1. Search for the binary byte sequence representing the GUID in all the modules originating from the firmware image. This approach has the obvious downside that it can’t tell the difference between provider modules and consumer modules, and therefore will require some manual work to sort things out.
  2. Use tools such as UEFI_RETool to construct the relationship graph between modules, then search for all modules upon which TcgDxe depends. Under the hood, UEFI_RETool attempts to pinpoint calls to provider and consumer services by analyzing the assembly code and looking for some specific patterns. While in theory this sounds promising, in reality the assembly code might look somewhat different from what UEFI_RETool expects, and therefore there is usually a substantial amount of misses associated with this approach.
     
    Figure 26 – Dependency graph for inter-related UEFI modules
  3. Lastly, we can appeal to common-sense logic and heuristics to narrow down our search to just a handful of potential candidate modules. For example, in case of TcgDxe we might be tempted to load other modules that are prefixed with Tcg*, hoping one of them will register the longed for protocol.

After some research, we discovered that the protocol we were interested in indeed gets registered by another module named TcgPlatformSetupPolicy. Knowing that, we can now load both modules into the emulation environment, thus satisfying TcgDxe’s dependencies:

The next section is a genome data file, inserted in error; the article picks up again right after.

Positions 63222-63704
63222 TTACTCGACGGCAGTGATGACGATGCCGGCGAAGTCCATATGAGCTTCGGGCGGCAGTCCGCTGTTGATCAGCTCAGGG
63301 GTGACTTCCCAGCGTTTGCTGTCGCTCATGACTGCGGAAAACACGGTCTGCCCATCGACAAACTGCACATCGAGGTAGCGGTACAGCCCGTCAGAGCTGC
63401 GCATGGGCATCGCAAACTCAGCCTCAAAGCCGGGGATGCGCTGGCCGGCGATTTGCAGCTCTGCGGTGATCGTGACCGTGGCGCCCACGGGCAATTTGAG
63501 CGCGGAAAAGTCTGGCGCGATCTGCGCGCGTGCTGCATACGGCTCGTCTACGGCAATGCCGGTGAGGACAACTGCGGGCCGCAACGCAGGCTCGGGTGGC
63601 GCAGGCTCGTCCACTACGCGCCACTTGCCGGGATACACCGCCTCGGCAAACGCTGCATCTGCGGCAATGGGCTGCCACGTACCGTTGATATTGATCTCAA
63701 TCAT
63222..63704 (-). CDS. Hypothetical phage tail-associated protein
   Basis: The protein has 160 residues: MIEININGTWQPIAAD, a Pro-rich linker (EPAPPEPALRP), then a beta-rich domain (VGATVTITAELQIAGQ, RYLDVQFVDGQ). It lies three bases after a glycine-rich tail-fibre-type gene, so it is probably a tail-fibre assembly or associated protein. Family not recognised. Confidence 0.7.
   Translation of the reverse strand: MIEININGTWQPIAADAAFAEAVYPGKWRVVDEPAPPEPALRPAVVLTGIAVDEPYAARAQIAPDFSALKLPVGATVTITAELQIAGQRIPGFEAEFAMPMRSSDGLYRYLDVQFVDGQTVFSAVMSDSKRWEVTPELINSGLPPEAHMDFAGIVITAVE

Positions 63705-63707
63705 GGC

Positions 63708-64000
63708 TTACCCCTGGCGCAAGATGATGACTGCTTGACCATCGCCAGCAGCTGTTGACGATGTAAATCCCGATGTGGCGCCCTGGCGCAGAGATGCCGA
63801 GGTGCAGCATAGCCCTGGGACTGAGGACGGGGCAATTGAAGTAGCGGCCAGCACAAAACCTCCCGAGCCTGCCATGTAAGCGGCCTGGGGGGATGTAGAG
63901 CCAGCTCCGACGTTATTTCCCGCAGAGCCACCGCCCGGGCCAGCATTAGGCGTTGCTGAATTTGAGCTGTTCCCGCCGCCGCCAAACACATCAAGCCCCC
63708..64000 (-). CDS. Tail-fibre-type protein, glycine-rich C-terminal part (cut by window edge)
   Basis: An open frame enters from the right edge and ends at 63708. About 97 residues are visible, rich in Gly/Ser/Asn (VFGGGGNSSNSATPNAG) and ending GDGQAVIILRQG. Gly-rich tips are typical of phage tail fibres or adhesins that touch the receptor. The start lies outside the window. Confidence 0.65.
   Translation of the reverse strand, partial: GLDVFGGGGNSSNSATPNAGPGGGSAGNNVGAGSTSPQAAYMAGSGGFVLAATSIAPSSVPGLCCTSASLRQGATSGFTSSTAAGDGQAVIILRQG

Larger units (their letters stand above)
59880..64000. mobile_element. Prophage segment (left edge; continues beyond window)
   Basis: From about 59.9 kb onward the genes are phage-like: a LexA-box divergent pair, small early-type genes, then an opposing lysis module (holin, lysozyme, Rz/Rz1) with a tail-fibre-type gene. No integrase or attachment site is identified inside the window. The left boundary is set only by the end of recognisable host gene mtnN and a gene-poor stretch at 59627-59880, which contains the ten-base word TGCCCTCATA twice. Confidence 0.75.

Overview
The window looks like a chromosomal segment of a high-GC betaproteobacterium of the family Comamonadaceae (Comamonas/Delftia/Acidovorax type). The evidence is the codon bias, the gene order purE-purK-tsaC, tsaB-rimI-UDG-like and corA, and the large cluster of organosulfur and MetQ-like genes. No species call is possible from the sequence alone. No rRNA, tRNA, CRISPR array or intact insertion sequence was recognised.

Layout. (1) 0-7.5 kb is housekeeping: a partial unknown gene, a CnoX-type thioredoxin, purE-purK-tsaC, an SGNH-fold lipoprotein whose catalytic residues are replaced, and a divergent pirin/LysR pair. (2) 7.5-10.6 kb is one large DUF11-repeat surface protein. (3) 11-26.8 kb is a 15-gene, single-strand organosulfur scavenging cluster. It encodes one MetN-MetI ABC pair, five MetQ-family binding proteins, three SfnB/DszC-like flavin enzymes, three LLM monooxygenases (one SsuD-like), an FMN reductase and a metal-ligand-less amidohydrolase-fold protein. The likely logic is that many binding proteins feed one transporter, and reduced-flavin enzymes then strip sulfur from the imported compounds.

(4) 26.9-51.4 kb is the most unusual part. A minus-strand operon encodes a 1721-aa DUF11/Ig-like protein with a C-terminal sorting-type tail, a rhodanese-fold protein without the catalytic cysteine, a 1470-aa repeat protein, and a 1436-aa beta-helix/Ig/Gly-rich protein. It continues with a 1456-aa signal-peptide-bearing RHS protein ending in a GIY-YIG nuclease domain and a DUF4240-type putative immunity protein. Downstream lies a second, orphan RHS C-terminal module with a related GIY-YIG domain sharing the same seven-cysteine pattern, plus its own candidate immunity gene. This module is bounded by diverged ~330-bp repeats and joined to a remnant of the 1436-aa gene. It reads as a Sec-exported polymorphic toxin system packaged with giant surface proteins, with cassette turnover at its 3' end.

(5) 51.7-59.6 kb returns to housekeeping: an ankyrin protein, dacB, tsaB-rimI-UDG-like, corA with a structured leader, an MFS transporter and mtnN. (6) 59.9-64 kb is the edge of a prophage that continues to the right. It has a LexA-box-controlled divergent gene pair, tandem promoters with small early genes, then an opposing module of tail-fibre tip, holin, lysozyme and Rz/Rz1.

Figure 27 – a slightly more successful emulation of TcgDxe

Although we were successful this time, our current solutions obviously don’t scale very well. What would happen, for example, if TcgPlatformSetupPolicy had another set of dependencies which should have been resolved manually?

To mitigate these difficulties, we should add to our fuzzer some sort of an orchestration layer. Ideally, this layer would automatically resolve dependencies between modules and will guarantee that a module is only loaded after all its dependencies have been resolved. Obviously, using such an orchestration layer will allow us to gradually move from fuzzing of individual modules into fuzzing of entire FVs, for example the volume which hosts the DXE phase. This topic, alongside some other bonuses such as harnessing symbolic execution engines for fuzzing, will be discussed in subsequent parts of this series.

We’d like to take this opportunity to thank Caleb Fenton, Matan Mates, Phil Stokes and Migo Kedem for their support, editing, and suggestions.